Kaveh writes: The MIT robot arm brings bots closer to assembling or packing finicky objects in a factory — jobs that, for now, can only be done by people.
The robot can gingerly poke out block after block from the tower, relying on feedback from a camera and — in a novel twist — its own sense of touch.
- In Jenga, players take turns removing individual blocks from a tower, without touching other blocks while doing so. The player who knocks down the tower loses.
- To most, it's a simple game, but to a roboticist, it's an enormous challenge. "It requires you to not only see the world but also feel the world," Nima Fazeli, the MIT graduate student who led the robot's development, tells Axios.
- It's nearly impossible to know which blocks are removable and which aren't just by looking at a Jenga tower.
Jenga is "a little like chess or Go but for manipulation," says Ken Goldberg, a Berkeley roboticist who was not involved with the MIT research. "It really requires a pretty sophisticated level of skill."
Details: When the MIT robot played its first game, it attacked blocks at random. But it learned as it played, and 300 fallen towers later, it developed a system to predict how blocks in different parts of the tower would behave.
- Essentially, the robot constantly asks itself: "How close is this block to the kinds of blocks that I've seen before?" Fazeli says.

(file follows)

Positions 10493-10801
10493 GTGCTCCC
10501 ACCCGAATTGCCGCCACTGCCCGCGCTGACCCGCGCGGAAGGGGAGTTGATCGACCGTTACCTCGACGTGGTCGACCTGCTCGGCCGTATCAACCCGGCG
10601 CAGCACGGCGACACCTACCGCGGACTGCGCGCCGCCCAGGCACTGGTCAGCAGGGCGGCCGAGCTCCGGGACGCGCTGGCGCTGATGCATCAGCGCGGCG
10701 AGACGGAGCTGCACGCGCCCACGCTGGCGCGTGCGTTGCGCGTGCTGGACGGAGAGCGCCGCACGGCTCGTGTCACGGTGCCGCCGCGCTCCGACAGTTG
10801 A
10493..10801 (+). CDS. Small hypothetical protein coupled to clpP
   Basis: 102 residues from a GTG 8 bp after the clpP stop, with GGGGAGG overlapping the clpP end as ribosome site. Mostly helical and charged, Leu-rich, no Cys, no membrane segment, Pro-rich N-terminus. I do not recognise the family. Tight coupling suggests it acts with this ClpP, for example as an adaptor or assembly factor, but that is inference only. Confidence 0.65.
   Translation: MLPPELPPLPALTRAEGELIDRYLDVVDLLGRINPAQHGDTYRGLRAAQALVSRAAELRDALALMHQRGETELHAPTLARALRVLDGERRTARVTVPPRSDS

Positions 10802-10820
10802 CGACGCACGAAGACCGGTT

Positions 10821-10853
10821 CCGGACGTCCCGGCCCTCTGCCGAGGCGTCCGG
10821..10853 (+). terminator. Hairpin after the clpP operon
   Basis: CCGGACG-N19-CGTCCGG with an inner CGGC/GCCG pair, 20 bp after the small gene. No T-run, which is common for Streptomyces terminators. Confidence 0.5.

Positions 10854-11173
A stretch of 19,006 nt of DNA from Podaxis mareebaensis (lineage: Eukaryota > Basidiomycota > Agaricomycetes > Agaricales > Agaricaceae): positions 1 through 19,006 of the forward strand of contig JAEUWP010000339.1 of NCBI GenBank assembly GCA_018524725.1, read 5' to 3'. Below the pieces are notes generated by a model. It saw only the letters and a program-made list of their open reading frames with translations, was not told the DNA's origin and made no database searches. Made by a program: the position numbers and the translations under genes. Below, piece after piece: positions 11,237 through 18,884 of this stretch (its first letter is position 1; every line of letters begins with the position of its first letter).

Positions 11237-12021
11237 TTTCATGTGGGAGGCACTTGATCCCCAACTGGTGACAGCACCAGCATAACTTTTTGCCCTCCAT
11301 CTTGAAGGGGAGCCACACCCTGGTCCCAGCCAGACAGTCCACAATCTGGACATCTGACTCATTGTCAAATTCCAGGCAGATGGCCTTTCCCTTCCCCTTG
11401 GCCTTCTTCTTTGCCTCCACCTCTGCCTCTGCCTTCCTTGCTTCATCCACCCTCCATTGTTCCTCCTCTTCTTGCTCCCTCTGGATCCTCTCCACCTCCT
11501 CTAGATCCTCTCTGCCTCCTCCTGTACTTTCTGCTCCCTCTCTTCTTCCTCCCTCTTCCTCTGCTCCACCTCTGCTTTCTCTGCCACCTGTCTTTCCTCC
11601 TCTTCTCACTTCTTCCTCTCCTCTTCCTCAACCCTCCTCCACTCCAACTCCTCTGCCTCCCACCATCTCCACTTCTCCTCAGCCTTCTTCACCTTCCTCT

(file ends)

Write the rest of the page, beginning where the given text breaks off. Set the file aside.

- As the robot prods a block, a cuff on its "wrist" detects the resistance so it can tell if it's free or stuck.
The bot is pretty good at the game, says Fazeli — but not world class. "If you have a little skill, you can definitely beat it."
What's next: A yet-unsolved next step with enormous commercial potential, says Goldberg, is putting things back into narrow gaps.
3. Rise of the content bots
As reported above, robots are perfecting skills meant for factories and warehouses — but they’re targeting desk jobs, too, Erica writes.
About 1/3 of the stories published on Bloomberg are written with some degree of AI help, reports NYT.
- The good news: The articles that the Bloomberg bots write are standard wraps of company earnings reports — the stuff that business journalists might groan about.
In addition to markets news, another big area of bot reporting is sports. Per NYT, the AP uses AI for minor league baseball stories and the Washington Post for high school football recaps.
Here are examples of machine-generated articles from the AP:
- TYSONS CORNER, Va. — MicroStrategy Inc. (MSTR) on Tuesday reported fourth-quarter net income of $3.3 million, after reporting a loss in the same period a year earlier.
- MANCHESTER, N.H. — Jonathan Davis hit for the cycle, as the New Hampshire Fisher Cats topped the Portland Sea Dogs 10-3 on Tuesday.
4. Worthy of your time
5. 1 chill thing: The perfect ticker symbol
A small cannabis company in Vancouver called Weekend Unlimited has gotten its hands on the best stock ticker symbol for a business of its kind: POT.
Erica writes: The symbol used to belong to Potash Corp., which, as it sounds, produced potash, Quartz reports. When Potash merged with another company, the symbol was suddenly up for grabs.
- Weekend Unlimited's stock was up 150% last Friday when it picked up its new symbol.
- But the old ticker of the company was arguably even better. It was YOLO.